Imagine you have an S3 bucket with a large amount of files, and you need to move everything to a new bucket. Perhaps you are migrating from staging to production or need to transfer some config and don't fancy downloading all the files and uploading them. In fact, why would you? Especially if they contain a load of PII, you don't really want all of that on your laptop.
The AWS CLI has a couple of handy commands which once setup, make this whole process a breeze, and in fact you can run the process as many times as you need, which is especially useful if you get a constant stream of new files and need to get any which might have appeared in the source bucket whilst you are releasing your new app to production.
The first step, if you haven't done so already is to download the AWS CLI, depending on your operating system this may vary slightly. You can find more information on the AWS website.
For the following examples, we are going to assume that you have the correct permissions configured to access two
buckets which are in separate AWS accounts. We are going to be using the
access key and
secret values from the
security credentials tab in the AWS website for the source bucket, and then assume a role which will allow us to
access the destination bucket. The configuration of these credentials is out of the scope of this article, but I will
briefly explain how to configure the CLI.
Once you have your
access key and
secret you can run the following command:
You should be able to paste your values here and the CLI will perform the initial setup for you. You can continue to use
the CLI to finishing setting up, but we are going to manually update your
config files which should
now have been created. I have included an example where you might find these files if you are using a unix-like system.
Although your files likely won't look exactly the same, you should aim to configure them so that you have the
profile setup for the source account and then the
other profile will be the destination account.
Don't worry too much about the region settings as we explicitly set them in the
sync command anyway.
region = eu-west-1
role_arn = arn:aws:iam::111111111111:role/OrganizationAccountAccessRole
source_profile = default
region = eu-west-1
To ensure we have permission to access each of the buckets we can run a simple list command on each bucket. If your destination bucket is empty, you won't see anything printed in your terminal. Note how we specify the profile for the destination bucket.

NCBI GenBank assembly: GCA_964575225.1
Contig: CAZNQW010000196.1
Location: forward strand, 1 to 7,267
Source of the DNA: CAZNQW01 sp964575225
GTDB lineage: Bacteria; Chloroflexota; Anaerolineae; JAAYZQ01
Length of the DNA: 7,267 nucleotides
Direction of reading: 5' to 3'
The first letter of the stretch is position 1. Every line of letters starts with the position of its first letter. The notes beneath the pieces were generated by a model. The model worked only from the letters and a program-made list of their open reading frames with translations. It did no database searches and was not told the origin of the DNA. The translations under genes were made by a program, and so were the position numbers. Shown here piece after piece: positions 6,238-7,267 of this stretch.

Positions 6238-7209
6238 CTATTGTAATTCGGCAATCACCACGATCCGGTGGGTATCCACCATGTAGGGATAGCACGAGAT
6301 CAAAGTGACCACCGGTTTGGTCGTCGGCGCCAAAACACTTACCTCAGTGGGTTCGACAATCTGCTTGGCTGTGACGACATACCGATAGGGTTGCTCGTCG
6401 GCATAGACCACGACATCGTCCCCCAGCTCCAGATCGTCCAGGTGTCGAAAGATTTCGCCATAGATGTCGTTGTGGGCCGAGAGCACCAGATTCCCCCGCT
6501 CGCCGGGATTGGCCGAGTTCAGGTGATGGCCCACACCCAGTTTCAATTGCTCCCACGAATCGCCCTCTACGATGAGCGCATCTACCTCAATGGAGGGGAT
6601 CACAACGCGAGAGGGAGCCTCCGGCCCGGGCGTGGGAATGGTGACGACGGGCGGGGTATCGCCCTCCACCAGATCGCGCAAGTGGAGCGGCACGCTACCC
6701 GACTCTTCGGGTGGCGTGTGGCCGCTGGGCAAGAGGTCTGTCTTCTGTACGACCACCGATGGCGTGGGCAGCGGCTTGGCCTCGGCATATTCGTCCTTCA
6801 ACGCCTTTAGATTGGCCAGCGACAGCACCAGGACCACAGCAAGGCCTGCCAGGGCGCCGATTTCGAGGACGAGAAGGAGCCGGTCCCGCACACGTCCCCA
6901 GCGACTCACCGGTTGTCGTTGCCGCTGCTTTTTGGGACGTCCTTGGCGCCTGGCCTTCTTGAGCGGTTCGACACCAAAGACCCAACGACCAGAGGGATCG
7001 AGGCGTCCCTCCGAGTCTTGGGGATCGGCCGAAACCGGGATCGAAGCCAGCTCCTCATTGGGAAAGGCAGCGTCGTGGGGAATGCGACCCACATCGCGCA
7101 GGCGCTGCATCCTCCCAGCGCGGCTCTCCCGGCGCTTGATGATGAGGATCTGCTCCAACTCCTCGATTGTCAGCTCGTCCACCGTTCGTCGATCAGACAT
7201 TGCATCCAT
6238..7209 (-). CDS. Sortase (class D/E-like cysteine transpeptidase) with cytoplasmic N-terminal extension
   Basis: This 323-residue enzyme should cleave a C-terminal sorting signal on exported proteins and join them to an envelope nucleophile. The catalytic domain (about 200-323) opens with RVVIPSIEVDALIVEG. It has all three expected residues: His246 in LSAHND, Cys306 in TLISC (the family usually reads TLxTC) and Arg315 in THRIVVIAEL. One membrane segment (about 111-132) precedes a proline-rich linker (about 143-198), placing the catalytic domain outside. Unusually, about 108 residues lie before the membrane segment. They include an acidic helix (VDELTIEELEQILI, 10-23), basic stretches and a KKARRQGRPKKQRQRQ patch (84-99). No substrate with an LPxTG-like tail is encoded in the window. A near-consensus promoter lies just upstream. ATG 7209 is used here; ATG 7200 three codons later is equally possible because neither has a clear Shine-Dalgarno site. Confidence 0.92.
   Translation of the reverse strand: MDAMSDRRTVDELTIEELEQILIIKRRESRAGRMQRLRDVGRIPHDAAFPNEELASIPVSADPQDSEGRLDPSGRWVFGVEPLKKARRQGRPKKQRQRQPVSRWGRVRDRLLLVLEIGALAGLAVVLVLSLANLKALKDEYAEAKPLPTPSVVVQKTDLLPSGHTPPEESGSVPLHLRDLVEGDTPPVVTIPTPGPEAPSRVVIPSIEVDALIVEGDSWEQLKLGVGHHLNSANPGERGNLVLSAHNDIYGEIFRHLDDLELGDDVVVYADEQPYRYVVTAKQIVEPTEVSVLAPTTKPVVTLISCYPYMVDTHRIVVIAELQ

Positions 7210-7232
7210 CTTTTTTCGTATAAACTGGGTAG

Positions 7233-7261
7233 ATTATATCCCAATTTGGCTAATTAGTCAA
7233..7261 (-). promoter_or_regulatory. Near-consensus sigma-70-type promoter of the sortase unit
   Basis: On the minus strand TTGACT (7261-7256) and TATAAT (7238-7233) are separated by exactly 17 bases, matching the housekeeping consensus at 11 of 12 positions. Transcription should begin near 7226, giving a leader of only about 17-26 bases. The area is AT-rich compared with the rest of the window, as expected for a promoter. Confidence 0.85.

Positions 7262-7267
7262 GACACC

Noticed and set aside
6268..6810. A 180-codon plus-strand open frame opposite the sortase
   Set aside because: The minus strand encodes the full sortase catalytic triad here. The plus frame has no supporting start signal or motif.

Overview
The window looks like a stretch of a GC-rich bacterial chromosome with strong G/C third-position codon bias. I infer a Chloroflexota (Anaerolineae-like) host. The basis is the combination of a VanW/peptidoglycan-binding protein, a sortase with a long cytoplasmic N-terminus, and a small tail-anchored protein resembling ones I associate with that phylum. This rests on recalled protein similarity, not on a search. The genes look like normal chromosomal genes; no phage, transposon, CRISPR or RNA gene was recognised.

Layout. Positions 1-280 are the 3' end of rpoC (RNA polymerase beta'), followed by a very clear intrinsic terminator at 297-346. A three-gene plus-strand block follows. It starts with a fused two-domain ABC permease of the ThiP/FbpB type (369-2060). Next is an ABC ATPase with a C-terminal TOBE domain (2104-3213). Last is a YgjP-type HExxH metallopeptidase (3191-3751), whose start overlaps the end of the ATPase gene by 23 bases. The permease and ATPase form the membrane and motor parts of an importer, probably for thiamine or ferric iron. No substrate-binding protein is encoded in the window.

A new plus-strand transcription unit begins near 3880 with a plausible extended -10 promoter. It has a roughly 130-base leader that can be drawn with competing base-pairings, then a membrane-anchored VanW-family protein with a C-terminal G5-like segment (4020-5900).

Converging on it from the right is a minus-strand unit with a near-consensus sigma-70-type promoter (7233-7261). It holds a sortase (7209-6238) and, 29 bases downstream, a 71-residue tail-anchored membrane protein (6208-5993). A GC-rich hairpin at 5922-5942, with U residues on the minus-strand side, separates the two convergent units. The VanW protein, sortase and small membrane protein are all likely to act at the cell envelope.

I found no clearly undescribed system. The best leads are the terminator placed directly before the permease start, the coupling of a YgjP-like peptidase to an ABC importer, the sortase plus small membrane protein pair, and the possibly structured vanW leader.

aws s3 ls s3://source-bucket-uri
aws s3 ls s3://destination-bucket-uri --profile other
You should see something like the following:
2023-02-02 12:09:15 78656 aaa
2023-03-17 12:40:17 56342 bbb
2023-03-12 15:19:32 98767 ccc
Running the migration
After you have set everything up, you can run the sync command which will efficiently assess your buckets and transfer any files which may be missing. Note, in this example our buckets are into two different AWS regions, so you might need to change this according to your needs.
aws s3 sync s3://source-bucket-uri s3://destination-bucket-uri --source-region eu-west-2 --region eu-west-1
Assuming you have all of your permissions configured, and you have files to transfer, you should see something like the following:
copy: s3://source-bucket-uri/aaa to s3://destination-bucket-uri/aaa
copy: s3://source-bucket-uri/bbb to s3://destination-bucket-uri/bbb
copy: s3://source-bucket-uri/ccc to s3://destination-bucket-uri/ccc
You can run this command as many times as you like, which makes it useful if you are constantly receiving new files in the bucket.
Verifying your results
Once complete, you can run the following commands for each environment.
aws s3 ls s3://source-bucket-uri --recursive --human-readable --summarize
aws s3 ls s3://destination-bucket-uri --profile other --recursive --human-readable --summarize
Hopefully, you will see the same output for each environment.
2023-02-02 12:09:15 1.25Mib aaa
2023-03-17 12:40:17 1.25Mib bbb
2023-03-12 15:19:32 1.25Mib ccc
Total Objects: 3
Total Size: 3.75 MiB
You can also verify these details in your AWS account, but being able to do everything from the command line helps speed everything up, and you can write a script for this process if required.